Official shares glimpse of future with Misawa Airmen

  • Published
  • By Staff Sgt. Vann Miller
  • 35th Fighter Wing Public Affairs
Mr. William Anderson, assistant secretary for installations, environment and logistics, stopped here Feb. 22 to meet with Airmen and to discuss key Air Force issues, including environmental stewardship and future fuel alternatives.

He talked about the incredible care Airmen display as they lead the way in environmental responsibility at Air Force installations.  

"The number of endangered species that rely on Air Force bases and ranges as their primary environment is very impressive, and something most people don't know about." Mr. Anderson said.  "There are endangered species that would have no other habitat, if not for Air Force bases with the kind of environmental stewardship that our Airmen provide.  That shows the standards of environmental excellence the Air Force upholds."

Another environmental and economic concern integral to his message was future fuel alternatives for the Air Force.

"The Air Force has determined, through the guidance and leadership of Secretary (of the Air Force Michael) Wynne, that we need to be leaders in testing, certifying and flying using synthetic fuel," said Mr. Anderson.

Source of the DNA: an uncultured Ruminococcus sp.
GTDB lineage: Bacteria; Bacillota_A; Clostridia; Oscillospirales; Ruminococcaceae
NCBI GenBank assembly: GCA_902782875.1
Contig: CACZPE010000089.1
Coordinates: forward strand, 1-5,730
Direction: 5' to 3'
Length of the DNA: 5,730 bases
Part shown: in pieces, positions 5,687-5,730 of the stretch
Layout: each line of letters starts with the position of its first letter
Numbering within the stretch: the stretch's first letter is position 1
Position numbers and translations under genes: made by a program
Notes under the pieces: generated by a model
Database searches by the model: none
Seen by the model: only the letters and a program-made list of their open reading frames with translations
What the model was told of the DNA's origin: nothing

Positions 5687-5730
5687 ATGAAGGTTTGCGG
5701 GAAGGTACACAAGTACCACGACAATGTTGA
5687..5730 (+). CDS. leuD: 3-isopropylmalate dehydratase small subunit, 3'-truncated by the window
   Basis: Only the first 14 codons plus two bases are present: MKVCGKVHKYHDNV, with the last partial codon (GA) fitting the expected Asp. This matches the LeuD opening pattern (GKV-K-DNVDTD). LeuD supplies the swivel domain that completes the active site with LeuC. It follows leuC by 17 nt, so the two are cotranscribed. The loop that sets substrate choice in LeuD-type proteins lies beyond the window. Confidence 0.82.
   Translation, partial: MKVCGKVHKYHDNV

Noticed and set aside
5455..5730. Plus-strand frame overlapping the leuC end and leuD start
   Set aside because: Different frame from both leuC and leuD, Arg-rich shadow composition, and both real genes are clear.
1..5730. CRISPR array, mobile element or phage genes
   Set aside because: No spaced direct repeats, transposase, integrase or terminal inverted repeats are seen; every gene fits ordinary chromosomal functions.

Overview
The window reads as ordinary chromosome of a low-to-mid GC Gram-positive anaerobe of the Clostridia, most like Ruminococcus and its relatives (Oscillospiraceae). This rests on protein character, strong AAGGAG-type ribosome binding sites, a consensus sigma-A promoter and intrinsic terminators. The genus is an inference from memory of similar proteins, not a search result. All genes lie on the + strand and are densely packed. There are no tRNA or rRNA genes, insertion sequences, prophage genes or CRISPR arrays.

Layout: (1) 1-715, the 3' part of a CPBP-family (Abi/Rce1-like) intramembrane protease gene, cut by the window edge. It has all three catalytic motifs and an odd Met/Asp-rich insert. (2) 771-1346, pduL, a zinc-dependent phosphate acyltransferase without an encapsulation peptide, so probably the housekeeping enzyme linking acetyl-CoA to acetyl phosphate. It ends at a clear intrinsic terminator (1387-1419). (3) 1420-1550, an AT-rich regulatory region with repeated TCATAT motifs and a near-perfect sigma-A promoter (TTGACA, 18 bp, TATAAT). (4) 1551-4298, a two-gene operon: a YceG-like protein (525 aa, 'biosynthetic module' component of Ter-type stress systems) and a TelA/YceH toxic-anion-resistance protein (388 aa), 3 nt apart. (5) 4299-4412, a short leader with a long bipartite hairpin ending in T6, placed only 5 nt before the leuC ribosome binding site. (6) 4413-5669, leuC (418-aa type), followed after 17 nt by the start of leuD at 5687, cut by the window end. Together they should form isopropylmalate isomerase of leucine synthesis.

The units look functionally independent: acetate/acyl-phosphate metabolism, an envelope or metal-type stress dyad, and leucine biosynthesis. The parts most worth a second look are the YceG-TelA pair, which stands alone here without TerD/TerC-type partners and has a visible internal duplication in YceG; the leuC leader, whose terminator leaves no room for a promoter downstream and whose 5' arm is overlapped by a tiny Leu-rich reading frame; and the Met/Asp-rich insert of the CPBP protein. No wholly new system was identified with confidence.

While many critics subscribe to the idea that oil sources will be the center for America and its military, Mr. Anderson said that the future global economy based on petroleum is going to be short-lived.

"It is also our intention by the year 2016 to be able to purchase at least 50 percent of our aviation fuel needs in a domestically-produced synthetic fuel blend, assuming that it is available in the market place," Mr. Anderson said.

Across the numerous bases, there are new programs and initiatives that bring innovative ideas for power and fuel to life, he explained.

Whether it's the installation of the largest single solar array in the U.S. at Nellis Air Force Base, Nev.; the launch of hydrogen alternative fuel programs at Hickam AFB, Hawaii; or finalizing cold weather testing on synthetic fuel blends at Minot AFB, N.D., the Air Force is leading the way in energy conservation and alternative fuel programs.

"The Air Force position is that this has to be a comprehensive look at where we go with energy in the future," Mr. Anderson said.

Misawa was one of several Air Force bases in the region Mr. Anderson visited on his way to a global aviation conference in Thailand, where he was to talk about the Air Force energy program and cooperative efforts in the U.S.between the Air Force and civil aviation to share airfields. 

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